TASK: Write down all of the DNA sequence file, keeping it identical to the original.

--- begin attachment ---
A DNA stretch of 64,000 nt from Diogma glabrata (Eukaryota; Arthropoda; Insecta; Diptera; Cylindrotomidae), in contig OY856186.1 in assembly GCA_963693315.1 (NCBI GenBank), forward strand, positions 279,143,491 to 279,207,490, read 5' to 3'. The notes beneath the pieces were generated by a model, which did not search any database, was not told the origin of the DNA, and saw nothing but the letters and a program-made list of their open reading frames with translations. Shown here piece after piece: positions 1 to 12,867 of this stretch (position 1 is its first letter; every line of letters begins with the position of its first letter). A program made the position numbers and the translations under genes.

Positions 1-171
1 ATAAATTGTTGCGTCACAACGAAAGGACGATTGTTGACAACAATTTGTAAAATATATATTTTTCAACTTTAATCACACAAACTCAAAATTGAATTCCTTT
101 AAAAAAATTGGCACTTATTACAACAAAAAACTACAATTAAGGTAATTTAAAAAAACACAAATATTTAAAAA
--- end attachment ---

A DNA stretch of 64,000 nt from Diogma glabrata (Eukaryota; Arthropoda; Insecta; Diptera; Cylindrotomidae), in contig OY856186.1 in assembly GCA_963693315.1 (NCBI GenBank), forward strand, positions 279,143,491 to 279,207,490, read 5' to 3'. The notes beneath the pieces were generated by a model, which did not search any database, was not told the origin of the DNA, and saw nothing but the letters and a program-made list of their open reading frames with translations. Shown here piece after piece: positions 1 to 12,867 of this stretch (position 1 is its first letter; every line of letters begins with the position of its first letter). A program made the position numbers and the translations under genes.

Positions 1-171
1 ATAAATTGTTGCGTCACAACGAAAGGACGATTGTTGACAACAATTTGTAAAATATATATTTTTCAACTTTAATCACACAAACTCAAAATTGAATTCCTTT
101 AAAAAAATTGGCACTTATTACAACAAAAAACTACAATTAAGGTAATTTAAAAAAACACAAATATTTAAAAA